A group of asset managers and financial industry organisations has sounded the alarm over the European Commission’s timescale for introducing new sustainability disclosure rules.
The European Fund and Asset Management Association (Efama) and seven other associations – including the Alternative Investment Management Association, Insurance Europe and PensionsEurope – wrote to the European Commission on 20 September, urging it to “take immediate action to ensure that the industry is provided with realistic time for implementation.”
The group’s concerns are focused around the EC’s application timeline for the Regulation on disclosures relating to sustainable investments and sustainability risks. This regulation sets out how the European Commission expects fund managers and other operators to adapt and update practices so they comply with the new rules.
The signatories said while they “support the European Commission’s objectives of financing a more sustainable economy,” they believe the regulation will become applicable before supporting Level 2 measures are adopted, which will create “significant compliance challenges and liability risks for market players, as well as confusion for investors.”
The Level 2 measures aim to clarify the understanding of the Level 1 requirements, many of which introduce new concepts, as well as how to comply with the regulation, the letter said.
However, the signatories said the Level 2 requirements are instrumental in ensuring the industry is prepared for the new rules, and therefore they need to be published well in advance of the regulation taking effect.
“If final Level 2 measures are not published well ahead of the entry into application of the regulation, or – as is highly likely – are published after the entry into application of the regulation, that would result in legal uncertainty for the industry and a lowering of investor confidence,” the letter said.
Helena Viñes Fiestas, global head of stewardship and policy at BNP Paribas Asset Management, agreed with the letter’s signatories, saying: “Requesting a realistic time period for implementing the sustainable disclosure regulation is fair and justified, as many questions remain unanswered as to how exactly financial market participants should respond to it.”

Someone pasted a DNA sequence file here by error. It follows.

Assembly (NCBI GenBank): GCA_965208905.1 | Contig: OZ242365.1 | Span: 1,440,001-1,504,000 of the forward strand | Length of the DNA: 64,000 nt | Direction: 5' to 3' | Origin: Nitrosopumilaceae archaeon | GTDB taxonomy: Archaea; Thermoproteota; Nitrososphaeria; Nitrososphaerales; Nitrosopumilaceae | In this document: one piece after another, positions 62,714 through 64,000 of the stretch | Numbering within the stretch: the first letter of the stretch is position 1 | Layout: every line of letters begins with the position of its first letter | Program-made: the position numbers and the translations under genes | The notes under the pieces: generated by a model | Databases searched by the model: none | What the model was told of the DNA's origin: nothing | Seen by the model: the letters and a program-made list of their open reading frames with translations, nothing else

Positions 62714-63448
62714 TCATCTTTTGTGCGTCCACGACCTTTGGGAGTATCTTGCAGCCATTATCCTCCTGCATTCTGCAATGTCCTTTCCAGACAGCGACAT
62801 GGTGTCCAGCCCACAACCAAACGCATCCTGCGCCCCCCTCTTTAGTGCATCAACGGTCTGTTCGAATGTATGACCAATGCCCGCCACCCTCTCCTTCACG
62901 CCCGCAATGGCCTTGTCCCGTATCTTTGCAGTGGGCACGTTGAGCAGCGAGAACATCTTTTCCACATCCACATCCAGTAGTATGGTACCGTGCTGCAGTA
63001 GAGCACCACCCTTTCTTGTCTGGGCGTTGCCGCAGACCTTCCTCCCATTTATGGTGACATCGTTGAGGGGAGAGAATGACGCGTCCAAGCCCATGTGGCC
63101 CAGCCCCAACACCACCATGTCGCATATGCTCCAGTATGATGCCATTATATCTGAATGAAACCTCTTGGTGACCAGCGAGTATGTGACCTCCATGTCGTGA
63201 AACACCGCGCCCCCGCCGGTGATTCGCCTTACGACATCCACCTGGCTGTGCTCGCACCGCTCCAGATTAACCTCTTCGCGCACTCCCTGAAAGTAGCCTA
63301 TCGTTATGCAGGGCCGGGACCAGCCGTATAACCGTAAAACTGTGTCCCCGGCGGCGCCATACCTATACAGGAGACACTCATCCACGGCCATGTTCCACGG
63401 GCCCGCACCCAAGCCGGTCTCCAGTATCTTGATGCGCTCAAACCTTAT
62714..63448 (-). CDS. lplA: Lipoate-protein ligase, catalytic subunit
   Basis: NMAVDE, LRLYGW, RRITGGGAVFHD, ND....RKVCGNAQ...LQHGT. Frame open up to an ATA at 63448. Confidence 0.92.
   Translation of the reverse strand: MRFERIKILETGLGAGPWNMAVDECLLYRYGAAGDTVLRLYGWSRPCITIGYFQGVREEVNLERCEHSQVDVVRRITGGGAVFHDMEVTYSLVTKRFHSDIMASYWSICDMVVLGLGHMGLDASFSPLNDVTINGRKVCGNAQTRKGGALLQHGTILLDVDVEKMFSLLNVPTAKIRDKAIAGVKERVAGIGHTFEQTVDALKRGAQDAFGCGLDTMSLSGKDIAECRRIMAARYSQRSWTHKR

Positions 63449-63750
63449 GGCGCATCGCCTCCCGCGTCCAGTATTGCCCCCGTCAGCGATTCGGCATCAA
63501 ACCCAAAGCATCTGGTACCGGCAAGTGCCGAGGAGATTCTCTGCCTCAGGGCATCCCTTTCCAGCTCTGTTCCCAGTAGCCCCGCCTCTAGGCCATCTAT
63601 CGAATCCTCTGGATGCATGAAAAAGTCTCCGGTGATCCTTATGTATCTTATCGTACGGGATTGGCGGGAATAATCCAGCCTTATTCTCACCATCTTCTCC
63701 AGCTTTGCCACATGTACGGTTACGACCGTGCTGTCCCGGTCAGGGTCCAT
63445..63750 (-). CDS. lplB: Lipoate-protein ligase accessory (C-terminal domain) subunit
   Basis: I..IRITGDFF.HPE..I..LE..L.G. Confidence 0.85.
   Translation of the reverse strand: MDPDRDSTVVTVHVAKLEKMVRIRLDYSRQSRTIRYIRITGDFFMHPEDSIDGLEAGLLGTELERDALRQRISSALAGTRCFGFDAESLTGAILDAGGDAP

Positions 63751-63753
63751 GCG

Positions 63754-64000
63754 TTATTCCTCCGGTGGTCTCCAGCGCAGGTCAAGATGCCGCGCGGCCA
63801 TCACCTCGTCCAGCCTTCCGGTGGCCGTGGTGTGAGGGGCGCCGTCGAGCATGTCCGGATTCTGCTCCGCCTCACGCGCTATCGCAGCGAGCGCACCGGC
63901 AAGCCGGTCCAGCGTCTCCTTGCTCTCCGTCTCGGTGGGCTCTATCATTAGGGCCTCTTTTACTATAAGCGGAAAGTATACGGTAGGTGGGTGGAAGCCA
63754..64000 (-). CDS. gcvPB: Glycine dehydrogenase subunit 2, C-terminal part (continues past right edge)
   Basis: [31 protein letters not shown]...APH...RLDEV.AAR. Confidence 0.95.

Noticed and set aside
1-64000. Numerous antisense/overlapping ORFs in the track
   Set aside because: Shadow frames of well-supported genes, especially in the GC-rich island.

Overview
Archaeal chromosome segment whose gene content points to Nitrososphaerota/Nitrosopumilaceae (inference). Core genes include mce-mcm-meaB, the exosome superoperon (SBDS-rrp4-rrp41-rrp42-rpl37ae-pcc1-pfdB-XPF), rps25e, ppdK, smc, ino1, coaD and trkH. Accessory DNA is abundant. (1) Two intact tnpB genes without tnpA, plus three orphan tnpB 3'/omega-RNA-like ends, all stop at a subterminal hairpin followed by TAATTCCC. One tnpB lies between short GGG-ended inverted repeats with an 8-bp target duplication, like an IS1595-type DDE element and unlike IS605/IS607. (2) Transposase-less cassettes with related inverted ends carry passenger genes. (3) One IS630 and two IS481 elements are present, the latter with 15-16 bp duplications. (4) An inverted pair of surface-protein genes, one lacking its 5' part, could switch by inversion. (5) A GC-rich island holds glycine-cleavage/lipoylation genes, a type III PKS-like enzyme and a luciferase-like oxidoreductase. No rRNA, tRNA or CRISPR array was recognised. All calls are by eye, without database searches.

“The European Supervisory Authorities first need to deliver the draft technical standards, before the final guidelines can be implemented, leaving time for adjustments. However, financial actors can and should start getting ready. Asking for a delay in reporting obligations should not be seen as a way to delay action.”
The signatories said while the regulation on sustainability disclosures will apply 15 months from publication in the Official Journal of the European Union, Europe’s regulatory bodies will have 12 months and 20 days from publication to draft most of the Level 2 measures, which will then be followed by a scrutiny period. They said this is not long enough to ensure compliance.
The industry associations believe many of the concepts included in the regulation will be new to some fund managers and therefore presented the EC with a revised timeline that it believes will be more realistic.
“Endorsement by the commission and the scrutiny period of the Council and European Parliament will require several additional months before the Level 2 measures become final,” the signatories said. “Therefore, even if draft regulatory technical standards (RTS) are prepared in accordance with the deadline set in the regulation, it is very likely that the final RTS will not be published before the current application date of the regulation.”
To ensure enough time for the industry to prepare, the signatories recommended that the Level 1 regulation should come into effect 12 months after all Level 2 measures are published in the Official Journal of the European Union.
Expert Investor has approached Efama for further comment.